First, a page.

Our very own Joanne Taylor-Stagg, general manager of Crowne Plaza London Docklands, takes time out to tell us about her career in hospitality. Highlights include serving Nelson Mandela his first glass of Champagne after after he was elected President! Read on...
How did you find your way into the hospitality industry?
I was studying Law at university when I found my way into the industry originally. I was waitressing part time while studying and found I was enjoying working far more than studying. That was when I realised I'd made the wrong choice and decided to change things around. I applied for a management traineeship at the prestigious Carlton Hotel in South Africa and was one of only 5 candidates accepted.
Did anyone try to put you off?
Quite the opposite, when I told my grandmother what I planned to do she told me that it was fate and I was always meant to have a career in hospitality. She would tell me stories of how, unlike other small children, when I was four or five I would insist we have afternoon tea rather than playing with dolls.
What are you doing now and how did you get there?
I am now at the Crowne Plaza London Docklands as general manager. The hotel is part of the RBH management group and is a wonderful new challenge for me. Following my time at The Carlton Hotel in South Africa, I had the opportunity to come to the UK to set-up a small hotel with my former boss in The Cotswolds. I had planned to follow that with time backpacking and making my way back to South Africa but when I was offered a job at The Marriott in Swindon, I stayed with the company in various roles for 13 years.
Did you know right away this industry was for you?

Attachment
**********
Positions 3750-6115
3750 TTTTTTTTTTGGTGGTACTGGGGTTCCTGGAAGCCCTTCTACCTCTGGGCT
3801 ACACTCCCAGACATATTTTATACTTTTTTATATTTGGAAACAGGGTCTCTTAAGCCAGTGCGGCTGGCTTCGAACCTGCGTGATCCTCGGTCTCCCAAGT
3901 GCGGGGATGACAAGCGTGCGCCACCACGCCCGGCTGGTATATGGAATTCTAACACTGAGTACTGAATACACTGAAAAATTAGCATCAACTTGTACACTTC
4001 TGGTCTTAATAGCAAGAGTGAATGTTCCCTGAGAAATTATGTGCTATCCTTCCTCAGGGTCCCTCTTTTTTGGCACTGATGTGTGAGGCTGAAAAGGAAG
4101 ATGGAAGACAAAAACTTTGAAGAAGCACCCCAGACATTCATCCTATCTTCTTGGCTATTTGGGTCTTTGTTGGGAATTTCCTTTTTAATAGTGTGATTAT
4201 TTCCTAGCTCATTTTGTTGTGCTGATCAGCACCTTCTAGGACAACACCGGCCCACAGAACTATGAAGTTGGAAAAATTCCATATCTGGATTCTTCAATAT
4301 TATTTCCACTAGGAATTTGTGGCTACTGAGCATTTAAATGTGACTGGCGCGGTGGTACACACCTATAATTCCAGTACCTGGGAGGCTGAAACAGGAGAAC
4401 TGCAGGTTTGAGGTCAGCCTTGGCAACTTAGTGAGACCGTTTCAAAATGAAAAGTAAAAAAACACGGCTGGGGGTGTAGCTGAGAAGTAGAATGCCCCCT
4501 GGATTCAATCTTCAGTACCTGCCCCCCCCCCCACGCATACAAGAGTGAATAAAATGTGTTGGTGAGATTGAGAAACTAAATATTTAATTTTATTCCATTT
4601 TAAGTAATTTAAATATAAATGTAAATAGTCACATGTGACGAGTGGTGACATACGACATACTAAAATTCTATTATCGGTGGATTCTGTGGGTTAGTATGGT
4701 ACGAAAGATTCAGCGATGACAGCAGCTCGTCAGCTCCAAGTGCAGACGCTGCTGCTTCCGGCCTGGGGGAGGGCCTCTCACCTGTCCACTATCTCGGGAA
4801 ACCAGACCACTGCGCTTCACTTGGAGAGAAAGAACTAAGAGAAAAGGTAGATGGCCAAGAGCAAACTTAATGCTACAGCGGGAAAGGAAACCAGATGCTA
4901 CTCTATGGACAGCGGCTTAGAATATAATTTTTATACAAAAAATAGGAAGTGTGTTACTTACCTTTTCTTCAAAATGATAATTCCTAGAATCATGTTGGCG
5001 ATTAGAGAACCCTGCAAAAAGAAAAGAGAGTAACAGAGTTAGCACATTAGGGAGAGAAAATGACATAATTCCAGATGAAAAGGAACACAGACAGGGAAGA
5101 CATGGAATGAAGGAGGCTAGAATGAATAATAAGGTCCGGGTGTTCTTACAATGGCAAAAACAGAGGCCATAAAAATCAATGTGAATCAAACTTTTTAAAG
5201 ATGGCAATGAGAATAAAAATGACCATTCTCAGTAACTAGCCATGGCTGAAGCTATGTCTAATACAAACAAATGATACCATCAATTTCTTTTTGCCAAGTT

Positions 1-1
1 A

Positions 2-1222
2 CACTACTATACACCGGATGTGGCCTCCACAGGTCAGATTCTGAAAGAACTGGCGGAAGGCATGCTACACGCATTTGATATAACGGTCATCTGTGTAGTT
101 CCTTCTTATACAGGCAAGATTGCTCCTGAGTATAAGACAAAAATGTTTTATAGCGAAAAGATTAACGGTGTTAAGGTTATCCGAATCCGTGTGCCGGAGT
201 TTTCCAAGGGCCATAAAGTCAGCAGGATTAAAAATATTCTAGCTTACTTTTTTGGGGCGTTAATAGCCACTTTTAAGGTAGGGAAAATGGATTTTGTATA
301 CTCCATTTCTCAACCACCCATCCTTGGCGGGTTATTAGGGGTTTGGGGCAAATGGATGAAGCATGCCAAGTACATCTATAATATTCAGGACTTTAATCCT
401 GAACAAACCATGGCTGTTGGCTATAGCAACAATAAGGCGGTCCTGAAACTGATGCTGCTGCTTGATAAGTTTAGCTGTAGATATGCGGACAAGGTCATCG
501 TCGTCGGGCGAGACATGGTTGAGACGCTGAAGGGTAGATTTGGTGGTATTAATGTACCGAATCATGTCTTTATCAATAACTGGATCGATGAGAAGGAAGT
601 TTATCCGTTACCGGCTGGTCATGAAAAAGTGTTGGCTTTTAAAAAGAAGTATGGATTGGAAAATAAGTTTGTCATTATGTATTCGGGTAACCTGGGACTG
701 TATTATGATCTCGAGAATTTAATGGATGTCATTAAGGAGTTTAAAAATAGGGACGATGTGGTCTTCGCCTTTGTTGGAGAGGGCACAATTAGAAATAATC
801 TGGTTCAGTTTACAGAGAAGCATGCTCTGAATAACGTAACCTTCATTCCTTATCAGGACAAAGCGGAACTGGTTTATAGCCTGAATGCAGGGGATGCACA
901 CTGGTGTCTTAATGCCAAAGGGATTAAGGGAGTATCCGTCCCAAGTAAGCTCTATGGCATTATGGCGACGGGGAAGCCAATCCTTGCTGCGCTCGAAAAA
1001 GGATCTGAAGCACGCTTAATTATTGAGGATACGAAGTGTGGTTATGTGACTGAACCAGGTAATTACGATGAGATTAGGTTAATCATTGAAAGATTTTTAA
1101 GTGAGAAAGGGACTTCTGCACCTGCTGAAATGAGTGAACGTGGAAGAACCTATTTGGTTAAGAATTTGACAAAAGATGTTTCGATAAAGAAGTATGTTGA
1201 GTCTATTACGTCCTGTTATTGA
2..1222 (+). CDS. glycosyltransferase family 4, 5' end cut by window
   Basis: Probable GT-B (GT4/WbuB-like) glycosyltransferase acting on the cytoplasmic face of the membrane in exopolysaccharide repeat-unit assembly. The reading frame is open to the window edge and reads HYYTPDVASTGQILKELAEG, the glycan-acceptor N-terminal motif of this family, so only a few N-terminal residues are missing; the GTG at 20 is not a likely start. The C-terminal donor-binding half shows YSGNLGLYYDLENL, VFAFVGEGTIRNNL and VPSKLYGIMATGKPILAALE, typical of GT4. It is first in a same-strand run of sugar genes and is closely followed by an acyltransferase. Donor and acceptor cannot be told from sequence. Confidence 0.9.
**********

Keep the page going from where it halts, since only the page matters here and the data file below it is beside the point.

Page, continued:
Absolutely, from my first job as a waitress right the way throughout my career I've loved every part of it. We're given a very unique position in so many people's lives, whether it's making their wedding day special, celebrating a big business deal or making their holiday unique in some other way. There's no other industry like it.
What training opportunities have you been given?
I've had so many opportunities to expand my experience of the industry. Even now, I'm currently working towards an Executive Masters Degree in Hospitality and Tourism Leadership. I think the industry in general is fabulous at promoting inhouse training, it's unique in that someone can come into a role with no qualifications but if they have the right drive and determination they can work their way up.
Have you had a mentor along the way, either formally or informally?
I've had many informal mentors over the years, notably Gary Moran who I worked with in Leeds and Philip Newman-Hall at Manoir aux Quat'Saisons. As a general manager it's great to have someone you can bounce ideas off of and discuss things with.
What's the most inspiring/rewarding day you've had in your career?
There have been so many over the years but one of my most memorable moments was during my time in South Africa. I was lucky enough to serve Nelson Mandela his first glass of Champagne after he was elected President - I'll never forget that moment!
What do you love most about your job?
The most rewarding part of my role is helping create wonderful memories for guests over the years. I actually met someone recently, I had helped organise his wedding ten years ago and he still remembered me in a room full of people. It's those moments when you realise how much of an impact you can have on people's lives.
What do you hope to achieve in your career in the future?
I still have so many aspirations. I wanted to be in London for the Olympics - it was such a once in a lifetime opportunity so being appointed as GM at Docklands was fantastic. As for the future, I'd love, one day, to run one of the world's famous city centre hotels.
Who do you think is the best ambassador for the hospitality industry and why?
I always think Michel Roux Jr does a fantastic job of promoting the industry - both front and back of house. Chefs and food are very popular on TV but I always think Michel does well to show a real, rounded insight into the industry as a whole.
Do you think TV shows help or hinder when it comes to recruiting new young talent to the industry?
I do think TV can be helpful, shows like Masterchef and Michel Roux Jr's Service give people a unique and true-to-life idea of the industry and how hard it can be. Overall I also think these shows are useful for parents to see that the hospitality industry is a viable option for their children to build a good career in.
Would you recommend the industry to others?
I'm a huge champion for the industry. I always tell people how wonderful it is, I can't help myself.